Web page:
This newest revision of Russia’s symbolic geography has arguably streamlined Moscow’s strategy towards neighbouring countries, which are now viewed as buffers between the two assertive civilizational poles: the United Europe and the “Russian World”
It is from this rich reservoir of metaphors, meanings, images, and tropes, created over the past 200 years by Russian conservative and nationalist thinkers, that Kremlin-connected ideologues are currently drawing. Their first priority, particularly in the context of the deep rift between Russia and the EU that resulted from the conflict over Ukraine, is to “provincialize Europe” and assert Russia’s status as a Great Power that needs no recognition from the association of European states, which moreover seems to be losing its geopolitical significance in the emerging new multipolar world order. Hence the metaphor of a rebellious apprentice who seems uninterested in becoming a member of the guild. While Europe’s position in the global pecking order is changing, Moscow analysts contend, Russia’s remains solid as a rock. The deep conviction that Russia has to be a Great Power is widely shared by both its rulers and its ruled. As prominent Russian historian Aleksei Miller suggests, “We can talk about the protection of sovereignty and, starting with Peter I, of the status of a Great Power, as a traditional Russian value.”34 This obsessive quest for greatness –which is understood above all as the ability to act as regional hegemon– is the first reason behind Moscow’s updated symbolic geography which now portrays Russia as a state-civilization in its own right, clearly separate from Europe, which, in Dmitri Trenin’s words, “having ceased to be a mentor and a model, is now just another neighbor, part of a Greater Eurasia stretching from Ireland to Japan.”35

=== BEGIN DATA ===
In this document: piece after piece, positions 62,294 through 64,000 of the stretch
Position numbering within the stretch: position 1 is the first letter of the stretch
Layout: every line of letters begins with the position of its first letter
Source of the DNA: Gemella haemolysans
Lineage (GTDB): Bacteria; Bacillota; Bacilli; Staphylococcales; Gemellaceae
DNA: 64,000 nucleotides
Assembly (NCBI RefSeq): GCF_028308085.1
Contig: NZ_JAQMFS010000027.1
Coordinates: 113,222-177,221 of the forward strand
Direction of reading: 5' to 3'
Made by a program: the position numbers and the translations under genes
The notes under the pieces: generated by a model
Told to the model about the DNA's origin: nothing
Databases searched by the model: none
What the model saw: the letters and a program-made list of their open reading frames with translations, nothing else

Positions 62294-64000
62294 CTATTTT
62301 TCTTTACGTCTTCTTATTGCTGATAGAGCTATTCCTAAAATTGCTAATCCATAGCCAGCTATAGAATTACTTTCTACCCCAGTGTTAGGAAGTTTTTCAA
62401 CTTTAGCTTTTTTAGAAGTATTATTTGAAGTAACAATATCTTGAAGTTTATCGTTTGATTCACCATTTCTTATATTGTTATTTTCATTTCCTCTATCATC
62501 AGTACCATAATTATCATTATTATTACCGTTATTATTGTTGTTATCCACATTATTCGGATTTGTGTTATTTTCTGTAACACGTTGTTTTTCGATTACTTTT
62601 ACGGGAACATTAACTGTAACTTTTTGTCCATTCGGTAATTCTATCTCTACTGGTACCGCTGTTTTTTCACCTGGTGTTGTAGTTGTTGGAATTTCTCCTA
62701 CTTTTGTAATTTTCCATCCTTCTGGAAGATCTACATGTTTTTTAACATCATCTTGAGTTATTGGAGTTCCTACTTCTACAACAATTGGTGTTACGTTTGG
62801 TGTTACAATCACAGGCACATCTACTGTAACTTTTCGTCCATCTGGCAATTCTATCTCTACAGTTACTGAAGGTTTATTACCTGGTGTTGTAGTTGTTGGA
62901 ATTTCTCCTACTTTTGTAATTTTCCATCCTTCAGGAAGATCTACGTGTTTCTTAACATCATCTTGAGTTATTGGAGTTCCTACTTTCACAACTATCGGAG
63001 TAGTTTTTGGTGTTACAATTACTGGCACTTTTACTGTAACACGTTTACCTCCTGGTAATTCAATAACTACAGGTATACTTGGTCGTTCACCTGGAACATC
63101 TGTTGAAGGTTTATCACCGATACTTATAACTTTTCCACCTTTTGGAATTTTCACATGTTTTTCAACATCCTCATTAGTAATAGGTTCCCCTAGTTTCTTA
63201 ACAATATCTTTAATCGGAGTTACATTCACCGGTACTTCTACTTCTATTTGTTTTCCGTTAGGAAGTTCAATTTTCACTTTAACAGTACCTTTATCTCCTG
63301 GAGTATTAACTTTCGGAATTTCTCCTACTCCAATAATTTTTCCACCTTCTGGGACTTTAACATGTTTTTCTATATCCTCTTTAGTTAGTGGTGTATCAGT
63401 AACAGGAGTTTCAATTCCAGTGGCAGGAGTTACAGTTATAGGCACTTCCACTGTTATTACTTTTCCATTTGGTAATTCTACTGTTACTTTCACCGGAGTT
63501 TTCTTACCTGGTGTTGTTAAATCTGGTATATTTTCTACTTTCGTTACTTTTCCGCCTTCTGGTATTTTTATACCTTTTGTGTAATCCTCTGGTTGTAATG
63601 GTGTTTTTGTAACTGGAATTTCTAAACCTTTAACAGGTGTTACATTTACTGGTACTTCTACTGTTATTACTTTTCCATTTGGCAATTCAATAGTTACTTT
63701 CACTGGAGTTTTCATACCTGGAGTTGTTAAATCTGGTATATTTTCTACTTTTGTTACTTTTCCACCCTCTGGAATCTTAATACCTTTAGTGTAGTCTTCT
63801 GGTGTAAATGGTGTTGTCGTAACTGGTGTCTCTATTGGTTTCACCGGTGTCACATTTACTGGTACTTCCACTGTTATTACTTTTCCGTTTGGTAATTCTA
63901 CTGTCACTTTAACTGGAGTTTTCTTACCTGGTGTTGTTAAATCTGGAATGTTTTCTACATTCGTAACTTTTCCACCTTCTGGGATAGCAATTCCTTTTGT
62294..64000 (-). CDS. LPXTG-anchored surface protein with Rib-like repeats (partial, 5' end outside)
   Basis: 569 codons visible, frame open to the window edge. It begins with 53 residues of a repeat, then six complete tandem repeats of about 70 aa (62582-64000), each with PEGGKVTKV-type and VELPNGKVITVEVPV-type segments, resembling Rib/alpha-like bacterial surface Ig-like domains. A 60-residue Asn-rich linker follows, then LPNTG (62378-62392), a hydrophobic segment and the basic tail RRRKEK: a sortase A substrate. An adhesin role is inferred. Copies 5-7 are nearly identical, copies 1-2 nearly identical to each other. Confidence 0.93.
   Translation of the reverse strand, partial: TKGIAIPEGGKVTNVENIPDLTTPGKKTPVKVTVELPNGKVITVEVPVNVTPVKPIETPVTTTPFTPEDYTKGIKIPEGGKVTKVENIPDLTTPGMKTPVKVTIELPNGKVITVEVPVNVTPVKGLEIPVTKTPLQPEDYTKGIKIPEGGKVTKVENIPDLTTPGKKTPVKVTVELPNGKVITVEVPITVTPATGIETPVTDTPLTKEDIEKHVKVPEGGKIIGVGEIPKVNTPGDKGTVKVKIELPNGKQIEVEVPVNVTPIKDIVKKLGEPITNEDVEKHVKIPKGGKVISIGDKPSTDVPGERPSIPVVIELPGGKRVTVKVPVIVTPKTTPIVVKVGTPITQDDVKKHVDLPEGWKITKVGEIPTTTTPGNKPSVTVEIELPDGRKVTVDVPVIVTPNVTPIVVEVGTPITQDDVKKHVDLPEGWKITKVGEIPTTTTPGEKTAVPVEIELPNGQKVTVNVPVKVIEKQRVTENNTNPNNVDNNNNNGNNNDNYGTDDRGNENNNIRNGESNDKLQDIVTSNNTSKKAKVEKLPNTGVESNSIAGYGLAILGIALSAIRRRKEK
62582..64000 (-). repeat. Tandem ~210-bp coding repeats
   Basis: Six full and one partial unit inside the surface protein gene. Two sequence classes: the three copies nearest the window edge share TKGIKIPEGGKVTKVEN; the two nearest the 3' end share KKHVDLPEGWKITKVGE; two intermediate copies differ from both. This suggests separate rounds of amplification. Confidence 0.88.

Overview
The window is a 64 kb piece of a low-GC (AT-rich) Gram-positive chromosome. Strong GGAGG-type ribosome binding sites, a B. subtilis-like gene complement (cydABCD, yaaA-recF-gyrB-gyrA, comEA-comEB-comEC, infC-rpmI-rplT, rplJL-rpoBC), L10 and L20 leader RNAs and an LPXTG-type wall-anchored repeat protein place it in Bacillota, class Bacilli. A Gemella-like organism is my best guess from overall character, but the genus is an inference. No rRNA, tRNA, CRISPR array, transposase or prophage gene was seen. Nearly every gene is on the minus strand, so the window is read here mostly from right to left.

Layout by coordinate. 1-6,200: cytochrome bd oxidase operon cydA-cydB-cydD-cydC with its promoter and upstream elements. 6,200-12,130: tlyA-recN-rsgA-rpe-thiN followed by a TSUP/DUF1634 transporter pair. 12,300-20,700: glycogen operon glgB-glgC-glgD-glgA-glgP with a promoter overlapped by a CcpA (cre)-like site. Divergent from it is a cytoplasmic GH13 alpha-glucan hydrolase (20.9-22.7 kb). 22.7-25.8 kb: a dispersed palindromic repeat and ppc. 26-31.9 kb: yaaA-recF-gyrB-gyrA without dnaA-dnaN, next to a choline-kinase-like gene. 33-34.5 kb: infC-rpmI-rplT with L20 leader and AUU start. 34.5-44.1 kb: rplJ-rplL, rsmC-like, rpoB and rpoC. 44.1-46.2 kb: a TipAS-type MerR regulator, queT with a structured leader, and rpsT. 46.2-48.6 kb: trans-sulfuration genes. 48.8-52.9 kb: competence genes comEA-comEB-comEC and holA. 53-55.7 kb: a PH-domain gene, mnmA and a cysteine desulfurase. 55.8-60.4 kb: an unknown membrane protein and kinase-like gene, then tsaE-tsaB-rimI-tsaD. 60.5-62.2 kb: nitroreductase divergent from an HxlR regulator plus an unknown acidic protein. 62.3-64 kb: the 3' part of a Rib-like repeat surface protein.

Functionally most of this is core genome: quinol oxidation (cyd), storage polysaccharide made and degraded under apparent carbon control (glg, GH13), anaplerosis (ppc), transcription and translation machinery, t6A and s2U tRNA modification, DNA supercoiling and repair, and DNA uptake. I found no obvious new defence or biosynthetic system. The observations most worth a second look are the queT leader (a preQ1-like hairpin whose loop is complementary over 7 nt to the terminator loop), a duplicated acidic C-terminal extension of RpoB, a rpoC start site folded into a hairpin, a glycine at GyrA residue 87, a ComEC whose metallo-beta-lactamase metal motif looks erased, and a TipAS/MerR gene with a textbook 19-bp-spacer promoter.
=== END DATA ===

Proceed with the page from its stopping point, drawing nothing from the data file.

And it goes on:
A Ukrainian serviceman prepares ammunition for the fighting with pro-Russian separatists in Avdiivka, Donetsk region on March 31, 2017.| AFP PHOTO / ANATOLII STEPANOV
The second reason that set in motion the process of Russian “civilizational self-determination” was Ukraine’s resolute move to define its own civilizational belonging. Popular support in Ukraine for the signing of the Association Agreement with the EU and the country’s much more salient “European orientation” following the 2014 Revolution could well be characterized not just as a political but also as a “civilizational” choice. What the Euromaidan stands for is, first and foremost, a value-based vision of Ukraine as part of a wider Europe. Developments in Ukraine in late 2013-early 2014, as some astute Russian analysts readily admit, caused not a small amount of confusion within Russia’s political class. Basically, Russian governing elites were faced with a tough question: if a European orientation is compatible with Russian identity, then on what grounds is Moscow preventing other post-Soviet nations from joining the EU? According to some new-generation conservative thinkers who are critical of what they characterize as the inconsistencies of Russian foreign policy course, the ambiguity of Moscow’s civilizational self-identification has also manifested itself in the equivocation of Russia’s overall diplomatic strategy that appeared to be pursuing two differing policies at once over the two decades immediately preceding the Ukraine crisis. On the one hand, Moscow had long seemed keen to get integrated, both economically and culturally, into Europe over the heads of the East European “in-between” states, but on the other hand, the Kremlin was hell-bent on blocking the independent efforts of these states to associate with Europe, including through their leaving Russia’s orbit. Boris Mezhuyev, a conservative Russian political thinker, neatly formulated the Kremlin leadership’s dilemma: “If pro-European orientation is the only possible option for the Slavic peoples, including the Russian people, on what basis can we dispute the pro-European choice of the Ukrainian people?” His harsh verdict was as follows: “Russia clearly had a flawed politics of identity” and this sorry situation urgently needed to be remedied.36 The remedy was duly found in the realm of civilizational theory which proclaims Russia and Europe to be distinct civilizations, each producing a gravitational pull and possessing its own sphere of influence.